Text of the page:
Features & Columns

Chang-rae Lee Visits SJSU
to Discuss New Novel

Novelist and Princeton creative writing professor Chang-rae Lee
carries on the tradition of author Hermann Hesse
LITERARY LINEAGE: Novelist and Princeton creative writing professor Chang-rae Lee carries on the tradition of author Hermann Hesse.

Novelist Chang-rae Lee writes about disenfranchisement. His characters and environments tend to unfold in Hermann Hesse-level proportions of alienation. Someone, somewhere, always seems to be inner-scrambling to reconnect with a mislaid page of his own composition.

For example, one can imagine Jungian shades of Harry Haller from Hesse's Steppenwolf and Emil Sinclair from his Demian and transplant them to Lee's protagonist in A Gesture Life. They may even be distant literary cousins.

In A Gesture Life, Franklin Hata is unable to "let love in." He's bereft of whatever possible emotions were even left after serving as a medic in WWII and watching Korean comfort women raped, abused and murdered by Japanese soldiers. In the book, he appears decades later as an aging physician, famous in his adopted New England town where everyone knows him. Yet he's emotionally numb and still grappling with those sinister memories, all the while dealing with a promiscuous teenage daughter who hates him. A painful story filled with longing, loss, emotional distance and all the similarly celebrated characteristics of Japanese masters like Yasunari Kawabata or Yukio Mishima, the novel's isolated, atmospheric style reflects Hata's condition. Hesse once said that some of his works were processes of self-individuation for him, in the Jungian sense, and I would go as far to suggest Lee employed similar techniques back when he wrote that one.

A Gesture Life was Lee's second novel. His debut effort, Native Speaker, launched him to mainstream literary conversation, if there still is such a thing. Native Speaker has been compared to both Ralph Ellison's Invisible Man and F. Scott Fitzgerald's The Great Gatsby.

"I don't think that is an accident," says Noelle Brada-Williams, who teaches Asian American literature at San Jose State University and will appear in conversation with Lee next week. "[Native Speaker] seems to focus on the search for a canonical identity, even in its form, in a parallel way to its protagonist's own search for identity. The main character, Henry, seems to be looking to define himself through the various men who have served as father figures to him in one way or another. It seems like Lee was very consciously looking at his own literary mentors as he wrote his first published work."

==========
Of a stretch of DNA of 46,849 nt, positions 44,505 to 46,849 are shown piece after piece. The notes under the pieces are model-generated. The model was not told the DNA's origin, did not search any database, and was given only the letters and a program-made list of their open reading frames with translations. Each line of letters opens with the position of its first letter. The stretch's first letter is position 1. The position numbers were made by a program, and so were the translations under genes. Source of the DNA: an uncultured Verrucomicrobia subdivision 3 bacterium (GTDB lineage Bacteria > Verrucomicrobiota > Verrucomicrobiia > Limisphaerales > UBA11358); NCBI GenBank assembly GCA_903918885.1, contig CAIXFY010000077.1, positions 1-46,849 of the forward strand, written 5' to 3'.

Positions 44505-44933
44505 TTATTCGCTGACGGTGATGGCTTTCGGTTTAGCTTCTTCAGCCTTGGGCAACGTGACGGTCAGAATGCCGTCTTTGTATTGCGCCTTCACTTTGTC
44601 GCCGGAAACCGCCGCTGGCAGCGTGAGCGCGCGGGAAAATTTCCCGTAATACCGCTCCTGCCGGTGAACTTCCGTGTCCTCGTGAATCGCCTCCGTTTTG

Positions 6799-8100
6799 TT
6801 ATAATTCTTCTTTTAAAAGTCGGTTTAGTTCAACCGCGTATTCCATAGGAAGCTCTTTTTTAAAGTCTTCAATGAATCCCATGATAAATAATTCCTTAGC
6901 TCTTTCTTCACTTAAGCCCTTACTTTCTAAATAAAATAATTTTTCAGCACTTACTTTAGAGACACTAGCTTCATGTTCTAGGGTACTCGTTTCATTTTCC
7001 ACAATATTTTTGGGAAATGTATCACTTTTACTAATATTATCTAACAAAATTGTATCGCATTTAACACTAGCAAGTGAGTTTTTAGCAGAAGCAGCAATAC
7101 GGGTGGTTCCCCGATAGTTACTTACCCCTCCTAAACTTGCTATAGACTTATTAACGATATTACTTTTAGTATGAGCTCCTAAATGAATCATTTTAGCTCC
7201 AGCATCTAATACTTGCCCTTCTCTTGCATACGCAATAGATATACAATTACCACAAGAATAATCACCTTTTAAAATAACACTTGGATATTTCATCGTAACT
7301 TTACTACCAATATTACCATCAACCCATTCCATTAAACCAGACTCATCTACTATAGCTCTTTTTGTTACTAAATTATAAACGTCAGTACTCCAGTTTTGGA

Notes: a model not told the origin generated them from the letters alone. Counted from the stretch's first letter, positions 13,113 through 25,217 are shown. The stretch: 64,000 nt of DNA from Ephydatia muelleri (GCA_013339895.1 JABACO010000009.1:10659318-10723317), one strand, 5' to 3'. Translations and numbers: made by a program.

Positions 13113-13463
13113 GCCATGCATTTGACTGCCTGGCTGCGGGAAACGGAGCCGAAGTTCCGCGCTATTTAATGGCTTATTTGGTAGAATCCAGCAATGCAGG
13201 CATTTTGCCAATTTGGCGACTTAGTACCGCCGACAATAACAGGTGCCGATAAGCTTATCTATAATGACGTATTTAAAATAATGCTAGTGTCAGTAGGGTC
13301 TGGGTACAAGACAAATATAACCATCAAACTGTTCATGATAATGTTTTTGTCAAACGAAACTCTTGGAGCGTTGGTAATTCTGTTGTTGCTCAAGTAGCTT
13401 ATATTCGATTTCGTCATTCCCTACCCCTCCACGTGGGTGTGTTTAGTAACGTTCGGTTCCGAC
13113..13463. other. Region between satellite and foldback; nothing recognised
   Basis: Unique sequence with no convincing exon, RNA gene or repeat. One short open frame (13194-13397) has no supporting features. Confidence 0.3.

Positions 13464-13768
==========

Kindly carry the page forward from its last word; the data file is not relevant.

Lee's most recent novel, On Such a Full Sea, a work of dystopian speculative fiction, is a radical departure from the realist material he often employs. Imagine downtown San Jose in the future as a walled-off labor colony built by descendants of a ruined Chinese town 100 years earlier. The colony produces vegetables and fish for the luxury caste members, the elitist "Charters," who live across Santa Clara County in a gated community, a place one can easily imagine as a future version of Monte Sereno. Separating those two enclaves are "the counties"—lawless and deteriorated future versions of the suburban sprawl between downtown San Jose and Monte Sereno.

All jostling aside, On Such a Full Sea is not about San Jose, it's about Baltimore, but some readers will instantly imagine it here instead. Even though the book is a work of futuristic speculation, the rigid class boundaries described in its fictional worlds bear eerie resemblances to our own time, especially in San Jose and Silicon Valley, where the differences between the haves and have-nots become horrifically worse as every year goes by.

Lee, who teaches creative writing at Princeton, appears next week thanks to the Center for Literary Arts (CLA) at SJSU, which is part of the College of Humanities and the Arts. CLA stages similar author events every semester, but they're not just for students. Anyone can attend. Anyone can ask the author about his writing process, his Princeton life, or the alienation and emotional distance so beautifully depicted in his works.

"So many of my students and folks I know around San Jose want to be creative writers," says Brada-Williams. "And it is such a gift to be able to meet someone who is successful at it. I also hope that if there are people out there who have not read his work, that his visit will spur them on to read more."

Reading and Book Signing

Wednesday, Sept. 30, 7pm

MLK Library, room 225/229